Sunday, March 28, 2010

Confronting The Vitriol of The Fringe Right // Theological Aesthetics & The American Culture Wars

Back on January 11th, New Creation riffed off of conservative columnist David Brooks' excellent op/ed piece "The Tea Party Teens" by asking, "Is there a role for the arts to play in mediating the American culture wars?

Today we raise the question/issue again in relation to this Sunday's Op/Ed from Frank Rich entitled "The Rage is Not About Health-Care Reform." More precisely, the point put on the question/issue via Rich's op/ed moves one to ask in what ways a theological engagement with the arts, both in churches (rural and urban) and in the academy, can help assuage the inevitable changes in America's demographics and national identity which Rich views to be at the heart of the white-hot anger of the Tea Party.

As pastors across the country struggle to confront the vitriol spewed by the fringe right, they'll need every tool at their disposal to soothe and appropriately reframe the fear and anger that many members of their congregations now feel. While Theological Aesthetics certainly has a role to play here, exactly what that looks like is an urgent and practical question which could help determine the future of the church in America.

Contemplate these questions and others while reading Rich's column, excerpted below, and linked in full here.

// Excerpt //

The historic Obama-Pelosi health care victory is a big deal, all right, so much so it doesn’t need Joe Biden’s adjective to hype it. But the bill does not erect a huge New Deal-Great Society-style government program. In lieu of a public option, it delivers 32 million newly insured Americans to private insurers. As no less a conservative authority than The Wall Street Journal editorial page observed last week, the bill’s prototype is the health care legislation Mitt Romney signed into law in Massachusetts. It contains what used to be considered Republican ideas.

Yet it’s this bill that inspired G.O.P. congressmen on the House floor to egg on disruptive protesters even as they were being evicted from the gallery by the Capitol Police last Sunday. It’s this bill that prompted a congressman to shout “baby killer” at Bart Stupak, a staunch anti-abortion Democrat. It’s this bill that drove a demonstrator to spit on Emanuel Cleaver, a black representative from Missouri. And it’s this “middle-of-the-road” bill, as Obama accurately calls it, that has incited an unglued firestorm of homicidal rhetoric, from “Kill the bill!” to Sarah Palin’s cry for her followers to “reload.” At least four of the House members hit with death threats or vandalism are among the 20 political targets Palin marks with rifle crosshairs on a map on her Facebook page.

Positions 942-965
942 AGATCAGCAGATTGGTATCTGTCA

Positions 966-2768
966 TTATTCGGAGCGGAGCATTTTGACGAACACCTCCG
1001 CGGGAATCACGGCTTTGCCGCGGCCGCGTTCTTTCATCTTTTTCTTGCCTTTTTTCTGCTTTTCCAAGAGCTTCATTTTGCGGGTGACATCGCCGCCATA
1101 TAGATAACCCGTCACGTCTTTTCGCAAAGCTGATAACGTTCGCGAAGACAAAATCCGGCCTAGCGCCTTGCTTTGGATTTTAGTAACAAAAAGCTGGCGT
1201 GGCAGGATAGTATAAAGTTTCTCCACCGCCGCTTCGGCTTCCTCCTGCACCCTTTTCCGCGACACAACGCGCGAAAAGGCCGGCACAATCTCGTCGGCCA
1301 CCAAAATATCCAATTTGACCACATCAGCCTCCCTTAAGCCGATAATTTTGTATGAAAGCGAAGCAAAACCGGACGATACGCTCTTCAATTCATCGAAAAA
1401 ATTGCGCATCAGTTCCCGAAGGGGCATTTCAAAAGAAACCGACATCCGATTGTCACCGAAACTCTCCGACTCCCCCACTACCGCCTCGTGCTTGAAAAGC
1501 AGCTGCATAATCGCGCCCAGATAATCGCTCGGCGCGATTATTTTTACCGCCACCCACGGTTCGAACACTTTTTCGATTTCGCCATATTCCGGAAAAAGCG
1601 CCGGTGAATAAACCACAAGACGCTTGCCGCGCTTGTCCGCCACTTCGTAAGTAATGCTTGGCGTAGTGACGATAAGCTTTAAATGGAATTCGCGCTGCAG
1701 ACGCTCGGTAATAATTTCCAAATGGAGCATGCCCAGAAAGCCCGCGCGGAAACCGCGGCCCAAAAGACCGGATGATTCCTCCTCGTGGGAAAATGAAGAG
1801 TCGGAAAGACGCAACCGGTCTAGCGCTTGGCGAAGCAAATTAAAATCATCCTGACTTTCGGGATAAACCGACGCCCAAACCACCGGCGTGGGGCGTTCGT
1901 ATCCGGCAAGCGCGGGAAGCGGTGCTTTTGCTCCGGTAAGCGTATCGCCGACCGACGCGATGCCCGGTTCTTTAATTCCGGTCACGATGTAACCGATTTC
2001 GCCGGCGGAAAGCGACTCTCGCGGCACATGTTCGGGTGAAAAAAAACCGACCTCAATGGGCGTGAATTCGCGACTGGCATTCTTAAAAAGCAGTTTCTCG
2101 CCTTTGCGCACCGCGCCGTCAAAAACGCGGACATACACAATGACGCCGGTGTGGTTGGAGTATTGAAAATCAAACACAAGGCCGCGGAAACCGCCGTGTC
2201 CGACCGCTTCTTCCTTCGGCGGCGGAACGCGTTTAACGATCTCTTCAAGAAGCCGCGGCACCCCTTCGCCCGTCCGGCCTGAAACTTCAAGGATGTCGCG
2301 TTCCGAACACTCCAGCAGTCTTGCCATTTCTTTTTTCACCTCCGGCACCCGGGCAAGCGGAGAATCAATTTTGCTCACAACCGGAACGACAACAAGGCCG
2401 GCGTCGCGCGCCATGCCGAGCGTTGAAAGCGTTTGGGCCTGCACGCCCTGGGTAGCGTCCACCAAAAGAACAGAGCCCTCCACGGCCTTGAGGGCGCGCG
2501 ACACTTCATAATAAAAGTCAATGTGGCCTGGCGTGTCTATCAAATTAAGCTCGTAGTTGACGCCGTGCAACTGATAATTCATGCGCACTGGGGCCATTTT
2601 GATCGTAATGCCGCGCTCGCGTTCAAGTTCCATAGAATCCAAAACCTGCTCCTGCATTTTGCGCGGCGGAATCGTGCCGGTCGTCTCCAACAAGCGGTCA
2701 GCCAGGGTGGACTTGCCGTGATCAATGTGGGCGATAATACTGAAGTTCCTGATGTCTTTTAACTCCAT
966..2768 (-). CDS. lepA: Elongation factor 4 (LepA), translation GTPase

When Social Security was passed by Congress in 1935 and Medicare in 1965, there was indeed heated opposition. As Dana Milbank wrote in The Washington Post, Alf Landon built his catastrophic 1936 presidential campaign on a call for repealing Social Security. (Democrats can only pray that the G.O.P. will “go for it” again in 2010, as Obama goaded them on Thursday, and keep demanding repeal of a bill that by September will shower benefits on the elderly and children alike.) When L.B.J. scored his Medicare coup, there were the inevitable cries of “socialism” along with ultimately empty rumblings of a boycottfrom the American Medical Association.

But there was nothing like this. To find a prototype for the overheated reaction to the health care bill, you have to look a year before Medicare, to the Civil Rights Act of 1964. Both laws passed by similar majorities in Congress; the Civil Rights Act received even more votes in the Senate (73) than Medicare (70). But it was only the civil rights bill that made some Americans run off the rails. That’s because it was the one that signaled an inexorable and immutable change in the very identity of America, not just its governance.

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